Metropolitan Court of Appeal
A party ("the cancellation applicant") requested the cancellation of the mark WU2 on the grounds of its similarity to a prior WU2 word mark and a prior WU2 device mark, which were both known by the owner of the later mark ("the trademark owner").
The trademark owner requested the suspension of the cancellation procedure with reference to a separate lawsuit that he had initiated against the cancellation applicant. The lawsuit concerned the nullity of the agreement regarding the assignment of the older identical mark on which the cancellation request was based ("the nullity procedure").
The Hungarian Intellectual Property Office (HIPO) suspended the cancellation procedure until the issuance of a final decision by the Metropolitan Tribunal on the nullity procedure, holding that the claim to be judged by the Metropolitan Tribunal was a preliminary question as regulated by section 43 of the Trademark Act.
A request to review the HIPO decision was filed with the Metropolitan Tribunal, but was rejected. The Metropolitan Tribunal held that the nullity procedure was a preliminary question to the cancellation procedure in which it could be clarified whether at the filing date of the mark in question, the cancellation applicant had been entitled to use the WU2 mark, or whether the cancellation applicant had acted in bad faith when filing his application. To establish bad faith, proof of the cancellation applicant's intention of fraud would be necessary. If, in the nullity procedure, the trademark owner was the successful party, the trademark owner would be the claimant. As a result, the Metropolitan Tribunal would be able to clarify whether the trademark owner had been entitled to use the mark at the date of the filing of the later WU2 trademark.
An appeal of the Metropolitan Tribunal's decision was filed with the Metropolitan Court of Appeal, but this was also rejected. The Court said that the Metropolitan Tribunal's decision was substantially in accordance with the HIPO decision as the main question to be clarified was whether the cancellation applicant had been entitled to use the mark at the filing date.(1)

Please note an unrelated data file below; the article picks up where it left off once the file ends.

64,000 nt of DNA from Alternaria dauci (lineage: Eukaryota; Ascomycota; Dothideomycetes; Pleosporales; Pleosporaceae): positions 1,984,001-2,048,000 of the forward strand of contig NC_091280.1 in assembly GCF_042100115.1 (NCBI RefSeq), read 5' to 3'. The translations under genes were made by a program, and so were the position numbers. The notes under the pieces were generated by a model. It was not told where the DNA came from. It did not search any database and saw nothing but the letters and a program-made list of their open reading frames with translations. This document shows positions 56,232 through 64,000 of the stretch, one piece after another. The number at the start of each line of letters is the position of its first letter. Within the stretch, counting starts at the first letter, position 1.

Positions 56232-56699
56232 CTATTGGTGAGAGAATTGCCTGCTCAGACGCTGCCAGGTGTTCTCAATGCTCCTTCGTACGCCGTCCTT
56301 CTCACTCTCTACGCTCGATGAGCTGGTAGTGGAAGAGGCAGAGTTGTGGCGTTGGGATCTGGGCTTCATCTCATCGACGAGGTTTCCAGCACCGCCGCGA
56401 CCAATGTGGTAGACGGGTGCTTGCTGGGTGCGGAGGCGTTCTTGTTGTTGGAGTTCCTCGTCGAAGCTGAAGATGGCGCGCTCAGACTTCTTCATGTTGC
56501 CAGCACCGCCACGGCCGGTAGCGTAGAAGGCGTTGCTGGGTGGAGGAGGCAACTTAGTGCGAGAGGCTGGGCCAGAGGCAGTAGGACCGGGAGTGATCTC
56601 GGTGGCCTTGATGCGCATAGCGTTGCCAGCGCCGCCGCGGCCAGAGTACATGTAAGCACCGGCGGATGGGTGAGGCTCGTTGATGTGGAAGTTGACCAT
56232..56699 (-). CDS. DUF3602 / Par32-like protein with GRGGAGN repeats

The WU2 mark is well known in Hungary for shampoos. It is unsurprising that there was a dispute as to whom the mark really belonged. The question of bad faith was raised but not answered by the courts in this procedure, as the proceeding was directed to whether a legal dispute on ownership constituted a basis for the suspension of a cancellation proceeding.
The rule on suspension of a suit or an action is well known in civil and in administrative procedural law.(2) This institution is adapted by the Trademark Law (among other laws, such as the Patent Law) with some changes relating to trademark procedures. Section 34(1) of the Trademark Act states as follows:
If a lawsuit is launched concerning a trademark application or entitlement to the trademark, the trademark proceedings shall be suspended, pending final conclusion of the lawsuit. Where the final decision in a trademark proceeding requires the preliminary judgement of an issue where the decision lies with another authority, the Hungarian Intellectual Property Office shall suspend the trademark proceedings.
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(2) Code of Civil Procedural Law and Act on Administrative Procedural Law.